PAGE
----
Send in your pledge or another Downton character dies!
So reads a cartoon lampooning the PBS fund raising drive following the harrowing close of Downton Abbey, Season Three.
Less shocking than Mathew's traumatic death was the fact that the anticipated two hour finale was, in actuality, a mere ninety minutes. We stared into Mathew's lifeless blue eyes and suddenly the Masterpiece logo appeared out of nowhere like a black lorry on a winding road.
Quick cut to Mr. Earnest and Miss Chirpy, the voices of PBS fundraising.
We're all suffering the effects of whiplash, and I'm still taking it all in.
Once again, I feel like the Monday morning quarterback picking apart every plot line and piece of dialogue. I stand back and ask myself what every T.V. executives on both sides of the Atlantic must be mulling over: What draws people to do this show? For me, I focus on two things: character and beauty.
From the blurbs I've read, most fans found the finale a real yawner, but I beg to differ. The last two episodes recaptured the elegant pace of Season One when the script seemed less enslaved to plot lines, and the camera could travel slowly down a telegraph line or linger over a train whistle and a plume of steam. The cricket match and the county fair, the Scottish reel and the Scottish Highlands, Anna's laughter and Bates' crinkling eyes -- glimpses of beauty.
This was a nice change of pace from the rest of the season which struck me too often as jarring. With an ensemble cast, the writers have a whole lot of plates to keep spinning. At times, flitting from one character to the next felt like watching so many pawns advancing across a chess board. It might be necessary for the game, but it's not all that entertaining to watch. Yes, the show needs a plot but only so far as it develops character and showcases beauty. We're not tuning in to watch James Bond or Jason Bourne.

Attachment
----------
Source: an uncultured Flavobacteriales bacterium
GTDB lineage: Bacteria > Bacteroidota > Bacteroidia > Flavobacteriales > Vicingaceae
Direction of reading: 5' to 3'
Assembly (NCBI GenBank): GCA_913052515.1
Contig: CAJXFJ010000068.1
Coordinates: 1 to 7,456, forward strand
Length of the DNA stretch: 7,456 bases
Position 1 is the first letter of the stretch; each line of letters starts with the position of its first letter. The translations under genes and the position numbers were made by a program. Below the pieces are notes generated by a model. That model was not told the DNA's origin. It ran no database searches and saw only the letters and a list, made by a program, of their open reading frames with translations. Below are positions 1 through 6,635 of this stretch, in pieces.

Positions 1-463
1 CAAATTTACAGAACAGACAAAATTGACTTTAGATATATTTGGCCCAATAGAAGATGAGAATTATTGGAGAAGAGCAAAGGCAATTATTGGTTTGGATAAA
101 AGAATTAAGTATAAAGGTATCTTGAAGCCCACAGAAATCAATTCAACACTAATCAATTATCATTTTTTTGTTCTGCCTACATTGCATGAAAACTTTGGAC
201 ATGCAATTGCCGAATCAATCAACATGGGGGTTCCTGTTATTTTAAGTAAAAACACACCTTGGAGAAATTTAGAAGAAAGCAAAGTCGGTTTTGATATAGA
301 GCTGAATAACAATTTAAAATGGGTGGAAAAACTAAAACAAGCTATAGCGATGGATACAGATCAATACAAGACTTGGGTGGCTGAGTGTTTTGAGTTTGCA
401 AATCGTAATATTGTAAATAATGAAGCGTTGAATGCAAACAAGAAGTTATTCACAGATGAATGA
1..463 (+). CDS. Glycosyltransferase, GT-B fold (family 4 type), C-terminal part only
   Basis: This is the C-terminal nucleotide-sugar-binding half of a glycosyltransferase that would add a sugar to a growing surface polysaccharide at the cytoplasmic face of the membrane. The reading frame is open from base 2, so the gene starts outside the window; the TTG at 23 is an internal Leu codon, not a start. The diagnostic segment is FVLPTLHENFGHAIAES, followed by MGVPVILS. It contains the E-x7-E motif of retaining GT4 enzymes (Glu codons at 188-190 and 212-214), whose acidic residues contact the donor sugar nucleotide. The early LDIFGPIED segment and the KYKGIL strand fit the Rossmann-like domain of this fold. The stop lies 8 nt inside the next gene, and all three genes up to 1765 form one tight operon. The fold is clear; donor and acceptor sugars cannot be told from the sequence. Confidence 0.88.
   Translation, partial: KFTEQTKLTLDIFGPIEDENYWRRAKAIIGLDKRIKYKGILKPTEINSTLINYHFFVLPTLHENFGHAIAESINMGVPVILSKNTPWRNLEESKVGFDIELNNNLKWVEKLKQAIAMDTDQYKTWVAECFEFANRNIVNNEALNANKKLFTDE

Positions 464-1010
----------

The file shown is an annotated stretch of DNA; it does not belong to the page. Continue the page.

As my friend Rachel pointed out, no one cared about Bates in prison; we enjoyed Bates and Anna on a picnic. No one cared about Daisy and the farm; but we loved watching Mrs. Hughes and Mrs. Patmore howling over the pathetic pick up lines of a middle-aged grocer.
There seemed a forced tidiness to conflict resolution. Mary and Mathew are at loggerheads over the Swire inheritance . . . until we conveniently learn that Daisy mailed a letter for Lavinia as she was dying. Tidy. Cora and Robert are alienated over the decisions that led to Sybil's death . . . until Dr. Clarkson clears it all up for them. Tidy. Thomas and James eye each other warily . . . until Thomas dramatically rescues James. Tidy.
Real life isn't so tidy. If the script didn't dictate stingy quotas of minutes and lines to quite so many sub-plots, perhaps Downton could fully explore the slow, circuitous and not so tidy way real relationships evolve and resolve. Blogger Melissa Wiley called some of these plot twists"writerly" and I think that word captures it all nicely.
Quibbles aside, I still loved it.
Predictions for next year? O'Brien will grapple with the astounding news that she is not, in fact, the most dour-faced lady's maid in British Isles. Branson will marry Rose, attracted as he is to young, pretty, rebel daughters. Mrs. Crawley will marry Dr. Clarkson.
And dwelling on Mrs, Crawley makes me lament, "Oh, Mrs. Crawley!" Losing your only son, losing any son!
On a side note, the stunning scenery in the finale reminded me of the movie The Queen which was shot near Balmoral, the royal family's estate in Scotland. The Queen is an interesting movie with gorgeous views that make me want to bundle up and go for a trek. (Note to Christine: I'll pick you up in Glasgow!)